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Labor Supply of Fishermen: An Empirical Analysis

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  • Stafford, Tess

Abstract

When income effects are small, standard life-cycle models of labor supply predict a positive response in hours worked to increases in remuneration. However, several re- cent studies have found negative wage elasticities, casting doubt on the standard labor supply model. This paper aims to resolve some of this controversy by examining the responsiveness of the daily labor supply of fishermen to transitory variations in the wage using rich data from the Florida spiny lobster fishery. The data include complete records of all fishing trips made by Florida lobster fishermen over a twenty-year period and include two measures of effort - hours at sea and, when relevant, number of traps pulled - which makes it possible to look at the intensive labor supply margin in addition to the extensive margin. Results suggest that the wage elasticity of labor supply (par- ticipation) is positive and statistically different from zero, with a range of 1.05 to 1.31 for commercial trappers and 0.76 to 1.82 for commercial divers. Results also suggest that the wage elasticity of hours worked is positive and statistically different from zero, although quite small for trappers. Specifically, the elasticity ranges from 0.06 to 0.09 for trappers and 0.82 to 0.94 for divers. Although I do not specifically test a model of reference dependent preferences, these results support the standard neoclassical model of intertemporal substitution.

Suggested Citation

  • Stafford, Tess, 2012. "Labor Supply of Fishermen: An Empirical Analysis," 2012 Conference (56th), February 7-10, 2012, Freemantle, Australia 124450, Australian Agricultural and Resource Economics Society.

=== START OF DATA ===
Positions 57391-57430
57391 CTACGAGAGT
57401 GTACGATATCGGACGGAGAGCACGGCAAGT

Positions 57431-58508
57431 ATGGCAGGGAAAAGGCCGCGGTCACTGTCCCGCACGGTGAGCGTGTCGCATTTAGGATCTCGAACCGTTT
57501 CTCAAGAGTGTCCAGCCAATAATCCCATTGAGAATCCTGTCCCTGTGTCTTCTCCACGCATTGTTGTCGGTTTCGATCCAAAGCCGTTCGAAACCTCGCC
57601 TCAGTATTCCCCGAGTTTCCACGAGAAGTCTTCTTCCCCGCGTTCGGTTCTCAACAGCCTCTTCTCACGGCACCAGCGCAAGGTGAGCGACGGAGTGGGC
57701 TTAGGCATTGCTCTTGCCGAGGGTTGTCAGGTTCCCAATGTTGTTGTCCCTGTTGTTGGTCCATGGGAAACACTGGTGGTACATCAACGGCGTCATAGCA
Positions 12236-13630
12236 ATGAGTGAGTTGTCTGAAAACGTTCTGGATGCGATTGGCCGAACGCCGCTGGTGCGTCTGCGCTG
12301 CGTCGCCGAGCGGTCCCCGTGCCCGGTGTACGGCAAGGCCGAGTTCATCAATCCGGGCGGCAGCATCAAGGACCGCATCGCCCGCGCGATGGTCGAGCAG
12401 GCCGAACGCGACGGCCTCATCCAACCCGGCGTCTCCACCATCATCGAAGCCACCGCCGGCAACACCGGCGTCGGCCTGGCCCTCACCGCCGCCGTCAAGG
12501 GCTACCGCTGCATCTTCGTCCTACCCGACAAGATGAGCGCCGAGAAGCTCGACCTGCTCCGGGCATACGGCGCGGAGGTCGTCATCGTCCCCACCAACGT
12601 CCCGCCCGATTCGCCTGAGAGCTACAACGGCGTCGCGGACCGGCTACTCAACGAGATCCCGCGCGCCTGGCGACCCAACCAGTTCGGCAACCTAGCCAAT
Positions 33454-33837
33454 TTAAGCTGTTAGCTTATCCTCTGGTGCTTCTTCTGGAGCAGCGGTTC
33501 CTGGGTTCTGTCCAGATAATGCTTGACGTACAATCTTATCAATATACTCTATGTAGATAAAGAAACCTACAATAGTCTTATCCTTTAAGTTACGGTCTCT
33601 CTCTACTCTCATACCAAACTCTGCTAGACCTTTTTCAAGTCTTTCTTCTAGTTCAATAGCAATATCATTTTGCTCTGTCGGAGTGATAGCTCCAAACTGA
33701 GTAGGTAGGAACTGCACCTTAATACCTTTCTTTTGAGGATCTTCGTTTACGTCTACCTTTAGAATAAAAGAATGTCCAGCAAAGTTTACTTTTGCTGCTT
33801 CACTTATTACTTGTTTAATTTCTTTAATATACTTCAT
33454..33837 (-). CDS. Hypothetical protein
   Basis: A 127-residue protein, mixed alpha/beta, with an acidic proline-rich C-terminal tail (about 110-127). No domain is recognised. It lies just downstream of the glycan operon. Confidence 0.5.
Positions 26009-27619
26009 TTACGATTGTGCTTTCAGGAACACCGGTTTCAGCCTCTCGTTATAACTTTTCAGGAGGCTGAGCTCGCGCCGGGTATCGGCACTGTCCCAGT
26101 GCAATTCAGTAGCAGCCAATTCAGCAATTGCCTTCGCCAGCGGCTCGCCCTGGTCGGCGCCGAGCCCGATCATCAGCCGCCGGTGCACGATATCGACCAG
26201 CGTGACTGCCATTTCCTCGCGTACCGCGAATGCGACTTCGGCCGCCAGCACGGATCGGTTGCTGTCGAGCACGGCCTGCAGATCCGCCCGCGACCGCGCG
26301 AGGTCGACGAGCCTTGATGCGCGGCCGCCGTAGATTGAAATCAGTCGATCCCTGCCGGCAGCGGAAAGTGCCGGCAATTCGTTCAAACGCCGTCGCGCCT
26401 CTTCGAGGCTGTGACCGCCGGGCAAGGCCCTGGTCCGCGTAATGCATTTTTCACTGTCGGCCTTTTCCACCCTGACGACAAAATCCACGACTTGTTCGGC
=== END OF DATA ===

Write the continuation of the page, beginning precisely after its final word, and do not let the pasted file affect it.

• Handle: RePEc:ags:aare12:124450
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    References listed on IDEAS

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    1. Altonji, Joseph G, 1986. "Intertemporal Substitution in Labor Supply: Evidence from Micro Data," Journal of Political Economy, University of Chicago Press, vol. 94(3), pages 176-215, June.
    2. Colin Camerer & Linda Babcock & George Loewenstein & Richard Thaler, 1997. "Labor Supply of New York City Cabdrivers: One Day at a Time," The Quarterly Journal of Economics, Oxford University Press, pages 407-441.
    3. Ernst Fehr & Lorenz Goette, 2007. "Do Workers Work More if Wages Are High? Evidence from a Randomized Field Experiment," American Economic Review, American Economic Association, pages 298-317.
    4. Henry S. Farber, 2005. "Is Tomorrow Another Day? The Labor Supply of New York City Cabdrivers," Journal of Political Economy, University of Chicago Press, vol. 113(1), pages 46-82, February.
    5. Gerald S. Oettinger, 1999. "An Empirical Analysis of the Daily Labor Supply of Stadium Vendors," Journal of Political Economy, University of Chicago Press, vol. 107(2), pages 360-392, April.
    6. Weitzman, Martin L., 2002. "Landing Fees vs Harvest Quotas with Uncertain Fish Stocks," Journal of Environmental Economics and Management, Elsevier, vol. 43(2), pages 325-338, March.
    7. Gautam, Amy Buss & Strand+, Ivar & Kirkley++, James, 1996. "Leisure/Labor Tradeoffs: The Backward-Bending Labor Supply in Fisheries," Journal of Environmental Economics and Management, Elsevier, vol. 31(3), pages 352-367, November.
    8. Henry S. Farber, 2008. "Reference-Dependent Preferences and Labor Supply: The Case of New York City Taxi Drivers," American Economic Review, American Economic Association, vol. 98(3), pages 1069-1082, June.
    9. Browning, Martin & Deaton, Angus & Irish, Margaret, 1985. "A Profitable Approach to Labor Supply and Commodity Demands over the Life-Cycle," Econometrica, Econometric Society, vol. 53(3), pages 503-543, May.
    10. MaCurdy, Thomas E, 1981. "An Empirical Model of Labor Supply in a Life-Cycle Setting," Journal of Political Economy, University of Chicago Press, vol. 89(6), pages 1059-1085, December.
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    Keywords

    Labor and Human Capital;

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